My professional career has run along two major paths including Operations (Mining, Metals and Automotive) and Professional Services (Banking, Treasury and Telecommunications). I have found that whether you are working for a business with physical operations and machinery or just office space, the foundations of the way you work can be carried across industries.
“The value that you provide to a corporation is dictated by your own personal strengths and what you want from life”
Some people are most happy working 9am-5pm and devoting time to family or hobbies, others are driven by compliance and are most happy when they are responsible for ensuring processes are met and finances are accounted for down to the last dollar.
I am driven by learning and growth and have been able to provide disproportionate value by improving processes and finding new ways to make or save money. A key factor in this has been an ability to build relationships. By spending time with Senior Executives and uncovering their pain points I have been able to anticipate areas where I can provide the most value for each manager.
When you start delivering valuable insights to Senior Managers you can establish yourself as the source of information and they will start to come to you for assistance when a new project is created. This gets you involved in the most exciting projects and helps you to become more visible in the organisation.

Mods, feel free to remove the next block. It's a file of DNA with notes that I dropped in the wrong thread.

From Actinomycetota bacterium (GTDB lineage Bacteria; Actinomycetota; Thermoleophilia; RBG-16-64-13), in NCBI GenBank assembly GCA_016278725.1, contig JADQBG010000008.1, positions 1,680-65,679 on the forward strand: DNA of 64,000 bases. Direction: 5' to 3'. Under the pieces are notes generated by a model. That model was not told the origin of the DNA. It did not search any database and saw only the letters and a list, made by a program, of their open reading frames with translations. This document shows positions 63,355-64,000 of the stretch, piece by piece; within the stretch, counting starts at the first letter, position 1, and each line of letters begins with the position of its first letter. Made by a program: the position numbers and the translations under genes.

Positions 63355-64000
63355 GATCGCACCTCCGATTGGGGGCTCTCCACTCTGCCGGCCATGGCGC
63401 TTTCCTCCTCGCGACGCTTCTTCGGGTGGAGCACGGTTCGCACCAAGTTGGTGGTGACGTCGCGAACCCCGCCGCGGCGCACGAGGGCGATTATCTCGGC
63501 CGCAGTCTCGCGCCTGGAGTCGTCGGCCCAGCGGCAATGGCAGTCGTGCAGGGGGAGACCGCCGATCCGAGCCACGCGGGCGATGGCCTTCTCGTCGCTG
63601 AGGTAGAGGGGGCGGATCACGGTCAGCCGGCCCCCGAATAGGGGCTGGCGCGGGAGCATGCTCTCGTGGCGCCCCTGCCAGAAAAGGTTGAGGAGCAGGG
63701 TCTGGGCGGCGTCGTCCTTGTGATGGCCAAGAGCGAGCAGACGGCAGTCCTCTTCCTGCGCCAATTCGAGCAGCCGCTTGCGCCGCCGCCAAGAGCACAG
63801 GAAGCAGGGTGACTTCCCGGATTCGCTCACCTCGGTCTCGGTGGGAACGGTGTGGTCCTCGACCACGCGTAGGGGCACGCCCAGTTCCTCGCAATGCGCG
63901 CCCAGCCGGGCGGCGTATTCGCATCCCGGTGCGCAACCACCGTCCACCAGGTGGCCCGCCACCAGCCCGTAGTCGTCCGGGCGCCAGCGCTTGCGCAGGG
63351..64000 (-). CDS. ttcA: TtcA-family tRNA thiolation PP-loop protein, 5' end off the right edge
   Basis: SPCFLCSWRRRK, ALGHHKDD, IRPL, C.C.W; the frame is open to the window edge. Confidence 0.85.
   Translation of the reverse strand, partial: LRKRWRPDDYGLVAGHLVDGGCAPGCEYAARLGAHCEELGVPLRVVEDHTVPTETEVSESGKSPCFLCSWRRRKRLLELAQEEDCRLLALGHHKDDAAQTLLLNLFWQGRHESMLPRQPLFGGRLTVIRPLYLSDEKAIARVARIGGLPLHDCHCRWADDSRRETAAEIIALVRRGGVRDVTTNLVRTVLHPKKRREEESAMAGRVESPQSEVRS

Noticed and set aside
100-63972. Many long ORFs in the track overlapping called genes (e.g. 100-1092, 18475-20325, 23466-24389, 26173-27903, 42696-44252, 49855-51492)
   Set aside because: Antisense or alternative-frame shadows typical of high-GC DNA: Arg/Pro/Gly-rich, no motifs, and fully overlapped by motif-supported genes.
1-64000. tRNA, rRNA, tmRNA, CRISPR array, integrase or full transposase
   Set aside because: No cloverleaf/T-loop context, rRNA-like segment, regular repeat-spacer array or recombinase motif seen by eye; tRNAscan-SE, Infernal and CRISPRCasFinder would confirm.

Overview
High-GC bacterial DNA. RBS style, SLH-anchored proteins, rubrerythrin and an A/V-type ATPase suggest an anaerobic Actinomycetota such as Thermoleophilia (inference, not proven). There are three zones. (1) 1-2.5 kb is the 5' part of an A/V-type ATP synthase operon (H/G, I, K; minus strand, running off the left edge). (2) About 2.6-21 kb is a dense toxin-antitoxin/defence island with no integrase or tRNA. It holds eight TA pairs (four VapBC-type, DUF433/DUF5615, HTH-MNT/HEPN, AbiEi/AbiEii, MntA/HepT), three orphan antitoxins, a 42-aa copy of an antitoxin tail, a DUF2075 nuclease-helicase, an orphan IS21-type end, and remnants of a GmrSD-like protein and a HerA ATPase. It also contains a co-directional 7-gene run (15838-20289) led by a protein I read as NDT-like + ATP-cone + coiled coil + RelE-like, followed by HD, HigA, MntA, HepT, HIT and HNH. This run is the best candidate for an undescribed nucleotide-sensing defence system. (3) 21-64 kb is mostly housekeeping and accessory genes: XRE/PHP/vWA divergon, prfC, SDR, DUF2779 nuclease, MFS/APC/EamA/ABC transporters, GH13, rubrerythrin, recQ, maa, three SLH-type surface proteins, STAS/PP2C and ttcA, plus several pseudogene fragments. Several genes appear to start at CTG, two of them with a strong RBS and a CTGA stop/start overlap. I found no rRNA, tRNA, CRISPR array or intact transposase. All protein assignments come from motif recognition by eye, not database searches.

A final word on working across industries would be that even if you are providing disproportionate value to a corporation, the biggest factor determining your success is likely to be the culture of that workplace.
Great work at a toxic culture is almost counter-productive while great work in a workplace that has a culture of continual improvement will magnify your efforts.
Share the knowledge you gained in leading some company transforming initiatives.
Across different industries I have led a number of transformative projects including the implementation of a CRM platform and methodology at Sims Metal Management (Salesforce.com), the creation of a new financial reporting framework (SAP) at Telstra International, and a number of Procure to Pay and Analytics initiatives (Concur, Converga, Prophix, Tableau, Docusmart) at Automotive Holdings Group. You can view a case study of our award winning Concur implementation here – Concur helps AHG standardise processes across a diverse range of businesses.